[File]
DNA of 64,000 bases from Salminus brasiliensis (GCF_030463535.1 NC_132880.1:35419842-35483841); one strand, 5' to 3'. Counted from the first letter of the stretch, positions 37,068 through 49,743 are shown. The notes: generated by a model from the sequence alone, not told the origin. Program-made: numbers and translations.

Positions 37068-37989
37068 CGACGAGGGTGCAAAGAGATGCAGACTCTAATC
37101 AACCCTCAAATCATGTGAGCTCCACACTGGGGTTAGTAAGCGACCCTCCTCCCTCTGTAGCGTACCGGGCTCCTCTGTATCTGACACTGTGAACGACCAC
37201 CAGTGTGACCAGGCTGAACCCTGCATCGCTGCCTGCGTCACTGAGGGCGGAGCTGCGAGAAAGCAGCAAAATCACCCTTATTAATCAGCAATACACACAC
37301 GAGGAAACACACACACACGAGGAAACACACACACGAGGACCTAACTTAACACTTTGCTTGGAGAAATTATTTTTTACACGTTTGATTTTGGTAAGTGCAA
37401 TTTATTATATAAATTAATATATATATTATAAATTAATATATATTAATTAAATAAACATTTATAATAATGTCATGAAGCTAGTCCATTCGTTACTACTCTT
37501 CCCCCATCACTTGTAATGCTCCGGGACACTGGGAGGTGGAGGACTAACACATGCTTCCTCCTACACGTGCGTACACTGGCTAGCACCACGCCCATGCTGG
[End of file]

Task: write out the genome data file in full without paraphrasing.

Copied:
DNA of 64,000 bases from Salminus brasiliensis (GCF_030463535.1 NC_132880.1:35419842-35483841); one strand, 5' to 3'. Counted from the first letter of the stretch, positions 37,068 through 49,743 are shown. The notes: generated by a model from the sequence alone, not told the origin. Program-made: numbers and translations.

Positions 37068-37989
37068 CGACGAGGGTGCAAAGAGATGCAGACTCTAATC
37101 AACCCTCAAATCATGTGAGCTCCACACTGGGGTTAGTAAGCGACCCTCCTCCCTCTGTAGCGTACCGGGCTCCTCTGTATCTGACACTGTGAACGACCAC
37201 CAGTGTGACCAGGCTGAACCCTGCATCGCTGCCTGCGTCACTGAGGGCGGAGCTGCGAGAAAGCAGCAAAATCACCCTTATTAATCAGCAATACACACAC
37301 GAGGAAACACACACACACGAGGAAACACACACACGAGGACCTAACTTAACACTTTGCTTGGAGAAATTATTTTTTACACGTTTGATTTTGGTAAGTGCAA
37401 TTTATTATATAAATTAATATATATATTATAAATTAATATATATTAATTAAATAAACATTTATAATAATGTCATGAAGCTAGTCCATTCGTTACTACTCTT
37501 CCCCCATCACTTGTAATGCTCCGGGACACTGGGAGGTGGAGGACTAACACATGCTTCCTCCTACACGTGCGTACACTGGCTAGCACCACGCCCATGCTGG